May 7, 1862-8 p. m.
Honorable E. M. STANTON,
Secretary of War:
No reconnaissance made this afternoon, as the other divisions of the army were not up to the advance here. Everything is ready for a movement on Corinth by the left wing-General Pope's army-by 10 or 11 o'clock tomorrow. Weather good. Roads improving.
THOMAS A. SCOTT.
Assistant Secretary of War.
May 7, 1862.
Reports from the pickets assume such a form and come so continuously that the enemy is evacuating Corinth, that I think an examination in force will be desirable. It is certain that as early as last Thursday trains were leaving on both rooads of twenty and thirty cars each, loaded with supplies, and since that time men have not been permitted to go to the depot. A great quantity of subsistence stores have been carried off. I instructed General Paine to make as close an examination last night as possible, without moving his command, but have had no report from him. If one of Buell's divisions, say Nelson's, which is nearest to me, can be sent, with two days' rations in haversacks, to occupy my camps, I will make a reconnaissance to-day with my whole force.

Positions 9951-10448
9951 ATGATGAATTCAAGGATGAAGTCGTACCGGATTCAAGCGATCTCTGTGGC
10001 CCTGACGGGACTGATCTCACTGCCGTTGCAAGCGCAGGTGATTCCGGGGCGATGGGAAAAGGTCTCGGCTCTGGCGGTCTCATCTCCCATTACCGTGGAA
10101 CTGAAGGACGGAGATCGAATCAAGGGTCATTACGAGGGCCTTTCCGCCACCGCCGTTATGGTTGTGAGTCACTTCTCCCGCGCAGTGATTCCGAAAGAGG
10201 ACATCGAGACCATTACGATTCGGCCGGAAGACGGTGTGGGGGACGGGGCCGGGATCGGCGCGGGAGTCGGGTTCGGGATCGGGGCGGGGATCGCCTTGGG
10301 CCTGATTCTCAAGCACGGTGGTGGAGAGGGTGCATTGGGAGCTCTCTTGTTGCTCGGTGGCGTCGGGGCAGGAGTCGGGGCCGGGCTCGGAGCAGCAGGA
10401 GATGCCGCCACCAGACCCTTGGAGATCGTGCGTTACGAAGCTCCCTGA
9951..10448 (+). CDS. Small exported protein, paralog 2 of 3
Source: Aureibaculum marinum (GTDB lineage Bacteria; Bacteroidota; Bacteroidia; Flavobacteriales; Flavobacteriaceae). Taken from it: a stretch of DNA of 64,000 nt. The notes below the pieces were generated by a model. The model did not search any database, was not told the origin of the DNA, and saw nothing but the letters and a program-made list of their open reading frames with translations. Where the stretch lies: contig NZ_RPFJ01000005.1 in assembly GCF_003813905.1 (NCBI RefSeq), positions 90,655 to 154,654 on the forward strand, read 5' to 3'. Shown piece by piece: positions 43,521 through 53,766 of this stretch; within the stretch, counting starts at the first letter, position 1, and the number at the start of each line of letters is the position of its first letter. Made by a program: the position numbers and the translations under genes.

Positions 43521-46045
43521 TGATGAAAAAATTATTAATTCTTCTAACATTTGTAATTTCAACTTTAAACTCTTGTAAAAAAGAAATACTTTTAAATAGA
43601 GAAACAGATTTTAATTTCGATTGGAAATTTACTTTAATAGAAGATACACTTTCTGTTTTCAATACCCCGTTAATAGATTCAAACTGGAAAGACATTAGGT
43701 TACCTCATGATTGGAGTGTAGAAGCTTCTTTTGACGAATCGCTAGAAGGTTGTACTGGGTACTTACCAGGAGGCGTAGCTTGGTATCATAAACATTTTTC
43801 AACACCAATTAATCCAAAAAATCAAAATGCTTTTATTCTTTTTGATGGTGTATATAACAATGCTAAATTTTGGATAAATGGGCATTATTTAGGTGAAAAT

Please advise immediately.
MONTEREY, May 7, 1862.
General Buell is in line and General Sherman on the Purdy road.
General Smith's cavalry reached the Ohioo Railroad without opposition.
Push forward a strong reconnaissance tomorrow toward Corinth or on the left, and drive in their outposts. Do you want any aid from Buell?
H. W. HALLECK,
May 7, 1862.
I only want Buell to watch my right carefully during the reconnaissance, that no force may interpose between us.
FARMINGTON, May 7, 1862.
Nelson is considerably in rear of my right, and his advanced pickets are not as far to the front as my encampment. He is also far to my